The generation and selection of diversity in collaborative processes: An evolutionary view

Lasse Gerrits, Robin Chang

Research output: Chapter/Conference proceedingChapterAcademic

1 Citation (Scopus)
6 Downloads (Pure)

Abstract

Successful collaborations in the public realm pivot on the ability of actors to coordinate and
reach some form of agreement over the contents of decision making. Much scholarly ink has
been spilled on strategies such as consensus building (e.g. Innes & Booher, 1999b) and joint
reframing (e.g. Margerum, 2011) as key means to effective collaboration (Healey, 1997).
These works highlight a number of strategies that have proven to be successful, such as, the
(re)framing of problem definitions and solutions decisions, and the alignment of goals and
stakes, even when they appear contradictory. What is also emphatically linked with these
observations, are ideal outcomes in which actors can see their stakes being respected in the
final package deal (Innes & Booher, 1999a, p. 415), despite the fact that it is not always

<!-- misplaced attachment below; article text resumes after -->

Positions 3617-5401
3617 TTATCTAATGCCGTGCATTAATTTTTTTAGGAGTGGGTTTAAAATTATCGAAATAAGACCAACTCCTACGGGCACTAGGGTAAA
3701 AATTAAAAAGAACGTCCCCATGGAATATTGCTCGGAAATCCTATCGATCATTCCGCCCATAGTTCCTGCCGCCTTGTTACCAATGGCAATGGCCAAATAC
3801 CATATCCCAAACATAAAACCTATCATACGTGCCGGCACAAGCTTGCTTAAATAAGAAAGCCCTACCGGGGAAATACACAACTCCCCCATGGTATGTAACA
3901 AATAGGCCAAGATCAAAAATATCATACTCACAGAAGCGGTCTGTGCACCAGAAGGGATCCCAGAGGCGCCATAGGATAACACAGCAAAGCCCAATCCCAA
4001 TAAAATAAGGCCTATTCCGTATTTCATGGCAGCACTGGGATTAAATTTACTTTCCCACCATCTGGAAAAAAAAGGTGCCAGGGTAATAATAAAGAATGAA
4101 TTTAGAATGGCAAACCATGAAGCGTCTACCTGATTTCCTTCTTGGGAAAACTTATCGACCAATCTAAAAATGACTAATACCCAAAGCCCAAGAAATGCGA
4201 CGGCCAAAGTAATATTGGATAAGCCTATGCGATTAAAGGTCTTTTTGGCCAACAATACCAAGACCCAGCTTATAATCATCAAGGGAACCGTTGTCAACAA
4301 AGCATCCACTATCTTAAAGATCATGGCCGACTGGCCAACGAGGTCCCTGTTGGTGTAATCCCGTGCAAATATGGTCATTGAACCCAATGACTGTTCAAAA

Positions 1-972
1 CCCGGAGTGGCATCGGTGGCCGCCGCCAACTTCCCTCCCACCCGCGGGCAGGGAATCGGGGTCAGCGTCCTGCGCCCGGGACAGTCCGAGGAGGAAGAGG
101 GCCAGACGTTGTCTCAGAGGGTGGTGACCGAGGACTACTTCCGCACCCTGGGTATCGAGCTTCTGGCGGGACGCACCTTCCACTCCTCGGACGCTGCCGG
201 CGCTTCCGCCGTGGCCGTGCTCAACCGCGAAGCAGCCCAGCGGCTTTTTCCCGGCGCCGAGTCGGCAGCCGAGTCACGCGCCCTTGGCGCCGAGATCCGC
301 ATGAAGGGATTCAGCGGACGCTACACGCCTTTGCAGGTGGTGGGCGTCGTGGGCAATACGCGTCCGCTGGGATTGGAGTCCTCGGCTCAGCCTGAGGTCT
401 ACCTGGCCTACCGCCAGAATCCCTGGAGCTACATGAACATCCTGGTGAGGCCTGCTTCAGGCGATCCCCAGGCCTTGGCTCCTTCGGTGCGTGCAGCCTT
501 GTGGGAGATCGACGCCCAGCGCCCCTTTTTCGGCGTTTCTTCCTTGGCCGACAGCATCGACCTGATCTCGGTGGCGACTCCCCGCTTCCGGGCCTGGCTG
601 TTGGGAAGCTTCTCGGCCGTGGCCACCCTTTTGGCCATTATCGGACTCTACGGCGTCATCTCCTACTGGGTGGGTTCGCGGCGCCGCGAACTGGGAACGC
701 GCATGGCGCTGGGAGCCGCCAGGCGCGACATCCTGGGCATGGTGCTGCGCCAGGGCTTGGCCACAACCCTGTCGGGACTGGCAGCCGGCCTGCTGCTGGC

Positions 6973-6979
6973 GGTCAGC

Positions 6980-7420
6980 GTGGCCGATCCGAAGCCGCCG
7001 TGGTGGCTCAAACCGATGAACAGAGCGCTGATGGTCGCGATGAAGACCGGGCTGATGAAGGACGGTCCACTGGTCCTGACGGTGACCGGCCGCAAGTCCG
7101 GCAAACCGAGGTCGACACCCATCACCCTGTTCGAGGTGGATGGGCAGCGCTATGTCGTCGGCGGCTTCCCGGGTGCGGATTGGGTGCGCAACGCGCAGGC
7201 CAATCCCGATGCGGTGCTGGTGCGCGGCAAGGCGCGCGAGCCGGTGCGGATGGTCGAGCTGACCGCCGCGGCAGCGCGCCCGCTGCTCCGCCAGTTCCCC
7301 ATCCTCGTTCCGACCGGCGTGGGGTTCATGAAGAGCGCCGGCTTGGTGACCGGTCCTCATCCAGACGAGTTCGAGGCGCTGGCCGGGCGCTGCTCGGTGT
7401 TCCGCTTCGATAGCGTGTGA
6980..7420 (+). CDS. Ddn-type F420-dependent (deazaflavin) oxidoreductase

deemed possible or even appropriate to take the entire range of different stakes into account
(Innes, 2016). In (hypothetical) single-shot games, actors may simply use everything in their
power to get things their way while disregarding the possible long-term effects of imposing
an outcome on actors with different goals and frames. However, this may – and often does –
backfire in the long run as actors’ commitment to opportunistic strategies to promote their own
goals over those of others erodes collective benefit and trust in reciprocal exchange.
This chapter takes on a longitudinal view to better understand how diversity in actors,
problem definitions and solution definitions relate to one another. The central question for
this chapter is: how does diversity affect collaboration in the long run? We draw on insights
from biological evolution, in particular those about genetic variation, selection, retention
and survival, to map the interplay of cooperation and diversity at the micro level. Evidence
comes from case studies in collaborative planning processes in Switzerland and Germany.
The chapter concludes with some tentative recommendations about how collaboration can be
fostered better, as derived from the case materials
Original languageEnglish
Title of host publication Handbook of collaborative public management
EditorsJ. W. Meek
Place of PublicationCheltenham
PublisherEdward Elgar Publishing
Chapter5
Pages69-82
Number of pages13
ISBN (Electronic)9781789901917
ISBN (Print)9781789901900
DOIs
Publication statusPublished - 2021

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